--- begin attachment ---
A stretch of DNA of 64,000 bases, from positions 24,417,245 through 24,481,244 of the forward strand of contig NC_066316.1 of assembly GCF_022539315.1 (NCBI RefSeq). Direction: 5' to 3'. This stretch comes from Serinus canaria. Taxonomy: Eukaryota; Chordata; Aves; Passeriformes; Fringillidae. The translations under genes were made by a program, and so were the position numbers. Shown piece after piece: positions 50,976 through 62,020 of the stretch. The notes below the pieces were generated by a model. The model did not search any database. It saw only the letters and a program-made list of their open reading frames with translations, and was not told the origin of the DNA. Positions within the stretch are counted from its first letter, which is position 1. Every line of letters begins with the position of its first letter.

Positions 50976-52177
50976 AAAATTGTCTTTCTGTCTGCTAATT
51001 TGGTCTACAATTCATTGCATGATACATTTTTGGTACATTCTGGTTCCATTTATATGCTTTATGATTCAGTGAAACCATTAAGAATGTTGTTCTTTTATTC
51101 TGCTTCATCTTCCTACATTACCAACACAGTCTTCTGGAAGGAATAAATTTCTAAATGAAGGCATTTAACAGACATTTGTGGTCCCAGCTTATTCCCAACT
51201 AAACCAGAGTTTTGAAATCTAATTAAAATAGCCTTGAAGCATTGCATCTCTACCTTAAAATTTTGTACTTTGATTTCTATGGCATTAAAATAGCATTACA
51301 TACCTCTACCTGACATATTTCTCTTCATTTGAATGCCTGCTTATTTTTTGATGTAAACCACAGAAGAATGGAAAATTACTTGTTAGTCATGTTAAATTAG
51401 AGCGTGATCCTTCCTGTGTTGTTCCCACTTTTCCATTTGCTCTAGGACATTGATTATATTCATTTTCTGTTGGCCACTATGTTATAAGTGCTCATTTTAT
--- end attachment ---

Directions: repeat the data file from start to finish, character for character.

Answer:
A stretch of DNA of 64,000 bases, from positions 24,417,245 through 24,481,244 of the forward strand of contig NC_066316.1 of assembly GCF_022539315.1 (NCBI RefSeq). Direction: 5' to 3'. This stretch comes from Serinus canaria. Taxonomy: Eukaryota; Chordata; Aves; Passeriformes; Fringillidae. The translations under genes were made by a program, and so were the position numbers. Shown piece after piece: positions 50,976 through 62,020 of the stretch. The notes below the pieces were generated by a model. The model did not search any database. It saw only the letters and a program-made list of their open reading frames with translations, and was not told the origin of the DNA. Positions within the stretch are counted from its first letter, which is position 1. Every line of letters begins with the position of its first letter.

Positions 50976-52177
50976 AAAATTGTCTTTCTGTCTGCTAATT
51001 TGGTCTACAATTCATTGCATGATACATTTTTGGTACATTCTGGTTCCATTTATATGCTTTATGATTCAGTGAAACCATTAAGAATGTTGTTCTTTTATTC
51101 TGCTTCATCTTCCTACATTACCAACACAGTCTTCTGGAAGGAATAAATTTCTAAATGAAGGCATTTAACAGACATTTGTGGTCCCAGCTTATTCCCAACT
51201 AAACCAGAGTTTTGAAATCTAATTAAAATAGCCTTGAAGCATTGCATCTCTACCTTAAAATTTTGTACTTTGATTTCTATGGCATTAAAATAGCATTACA
51301 TACCTCTACCTGACATATTTCTCTTCATTTGAATGCCTGCTTATTTTTTGATGTAAACCACAGAAGAATGGAAAATTACTTGTTAGTCATGTTAAATTAG
51401 AGCGTGATCCTTCCTGTGTTGTTCCCACTTTTCCATTTGCTCTAGGACATTGATTATATTCATTTTCTGTTGGCCACTATGTTATAAGTGCTCATTTTAT